14. The method of claim 1, wherein step (c) further comprises disengaging in the autonomous braking event if a relative distance (Δd) or a relative velocity (Δv) between the host and target vehicles indicates that the autonomous braking event is no longer needed.
15. A method for use with a collision avoidance system installed on a host vehicle, comprising the steps of:
(a) receiving target readings from a target sensor installed on the host vehicle, the target readings include a relative distance (Δd) between the host and target vehicles;
(b) using the target readings to determine a deceleration avoidance value (aAVOID) that is generally representative of a deceleration needed to prevent a collision between the host and target vehicles, wherein determining the deceleration avoidance value (aAVOID) includes comparing the relative distance (Δd) to a minimum collision avoidance distance (dMINAVOID) and setting the deceleration avoidance value (aAVOID) to a maximum braking capability when the relative distance (Δd) is less than the minimum collision avoidance distance (dMINAVOID); and
(c) using the deceleration avoidance value (aAVOID) to generate dynamic brake commands that adjust or modify a deceleration of the host vehicle throughout an autonomous braking event.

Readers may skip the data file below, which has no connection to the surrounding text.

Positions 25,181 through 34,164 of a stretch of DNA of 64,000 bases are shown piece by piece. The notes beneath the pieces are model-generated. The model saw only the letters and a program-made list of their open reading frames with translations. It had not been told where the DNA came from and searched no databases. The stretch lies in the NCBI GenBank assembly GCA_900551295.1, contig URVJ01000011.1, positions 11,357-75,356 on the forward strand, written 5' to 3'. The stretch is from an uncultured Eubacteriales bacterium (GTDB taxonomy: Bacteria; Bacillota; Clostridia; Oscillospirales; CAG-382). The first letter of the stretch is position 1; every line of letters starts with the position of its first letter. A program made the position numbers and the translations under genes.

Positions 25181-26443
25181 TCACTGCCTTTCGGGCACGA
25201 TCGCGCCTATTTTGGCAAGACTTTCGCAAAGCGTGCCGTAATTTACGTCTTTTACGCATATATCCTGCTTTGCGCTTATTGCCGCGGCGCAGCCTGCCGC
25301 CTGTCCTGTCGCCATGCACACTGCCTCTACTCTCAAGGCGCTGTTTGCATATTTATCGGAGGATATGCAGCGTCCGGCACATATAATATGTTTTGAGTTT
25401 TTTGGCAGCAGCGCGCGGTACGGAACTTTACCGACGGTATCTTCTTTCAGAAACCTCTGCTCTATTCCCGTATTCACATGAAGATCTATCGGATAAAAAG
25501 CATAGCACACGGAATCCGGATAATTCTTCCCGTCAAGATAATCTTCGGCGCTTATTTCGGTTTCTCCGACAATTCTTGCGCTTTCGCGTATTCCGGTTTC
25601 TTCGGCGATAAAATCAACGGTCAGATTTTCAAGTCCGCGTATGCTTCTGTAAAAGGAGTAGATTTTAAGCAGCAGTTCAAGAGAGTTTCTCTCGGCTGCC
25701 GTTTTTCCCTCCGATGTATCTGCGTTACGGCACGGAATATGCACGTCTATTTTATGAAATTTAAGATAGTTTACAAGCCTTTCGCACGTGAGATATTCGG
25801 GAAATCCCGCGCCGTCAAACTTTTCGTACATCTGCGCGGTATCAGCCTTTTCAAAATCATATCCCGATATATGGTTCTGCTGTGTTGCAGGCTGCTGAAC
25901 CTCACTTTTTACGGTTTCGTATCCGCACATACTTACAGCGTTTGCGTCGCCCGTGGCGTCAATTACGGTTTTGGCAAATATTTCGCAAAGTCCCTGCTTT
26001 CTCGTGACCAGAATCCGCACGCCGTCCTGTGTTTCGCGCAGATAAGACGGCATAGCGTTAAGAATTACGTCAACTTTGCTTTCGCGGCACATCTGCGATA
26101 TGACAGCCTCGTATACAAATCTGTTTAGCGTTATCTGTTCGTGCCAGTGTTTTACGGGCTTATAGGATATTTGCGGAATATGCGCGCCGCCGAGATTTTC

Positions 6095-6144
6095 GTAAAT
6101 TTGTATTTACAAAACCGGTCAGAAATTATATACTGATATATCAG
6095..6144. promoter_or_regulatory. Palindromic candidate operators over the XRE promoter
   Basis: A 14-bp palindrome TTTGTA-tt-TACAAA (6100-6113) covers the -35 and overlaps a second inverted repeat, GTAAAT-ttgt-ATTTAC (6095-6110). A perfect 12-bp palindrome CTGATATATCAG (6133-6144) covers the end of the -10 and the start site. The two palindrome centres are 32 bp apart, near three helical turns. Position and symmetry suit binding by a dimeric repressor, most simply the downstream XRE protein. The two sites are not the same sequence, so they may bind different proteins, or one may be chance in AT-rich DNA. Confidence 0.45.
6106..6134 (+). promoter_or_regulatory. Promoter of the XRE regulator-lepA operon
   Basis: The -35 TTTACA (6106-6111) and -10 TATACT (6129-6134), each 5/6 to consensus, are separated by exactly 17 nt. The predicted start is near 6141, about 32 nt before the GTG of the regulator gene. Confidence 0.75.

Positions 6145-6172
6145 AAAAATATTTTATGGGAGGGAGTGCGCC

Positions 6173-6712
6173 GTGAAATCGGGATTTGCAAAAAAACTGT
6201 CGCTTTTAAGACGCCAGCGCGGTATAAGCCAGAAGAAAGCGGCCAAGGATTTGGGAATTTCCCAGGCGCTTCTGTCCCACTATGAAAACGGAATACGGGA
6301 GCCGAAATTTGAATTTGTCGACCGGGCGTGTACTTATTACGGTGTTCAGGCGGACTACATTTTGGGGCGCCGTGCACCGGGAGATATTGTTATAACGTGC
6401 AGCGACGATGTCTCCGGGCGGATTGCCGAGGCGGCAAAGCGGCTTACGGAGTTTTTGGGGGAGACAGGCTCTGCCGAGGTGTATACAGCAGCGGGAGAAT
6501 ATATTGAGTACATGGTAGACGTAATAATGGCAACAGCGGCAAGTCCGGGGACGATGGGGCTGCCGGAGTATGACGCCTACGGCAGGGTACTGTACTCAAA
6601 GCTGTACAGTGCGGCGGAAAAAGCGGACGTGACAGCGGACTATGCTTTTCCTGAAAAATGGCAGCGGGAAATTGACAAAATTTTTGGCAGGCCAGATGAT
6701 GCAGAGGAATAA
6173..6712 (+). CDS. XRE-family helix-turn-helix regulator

16. A collision avoidance system installed on a host vehicle, comprising:
a target sensor configured to provide target readings;
one or more braking device(s) configured to receive command signals and to decelerate the host vehicle accordingly; and
a control module coupled to the target sensor for receiving the target readings and coupled to the braking device(s) for providing the command signals, wherein the control module is configured to provide dynamic command signals based on deceleration avoidance values (aAVOID) to the braking device(s) so that the deceleration of the host vehicle is actively adjusted or modified throughout an autonomous braking event, and the dynamic brake commands are designed to achieve a relative distance (Δd) between the host and target vehicles at the end of the autonomous braking event.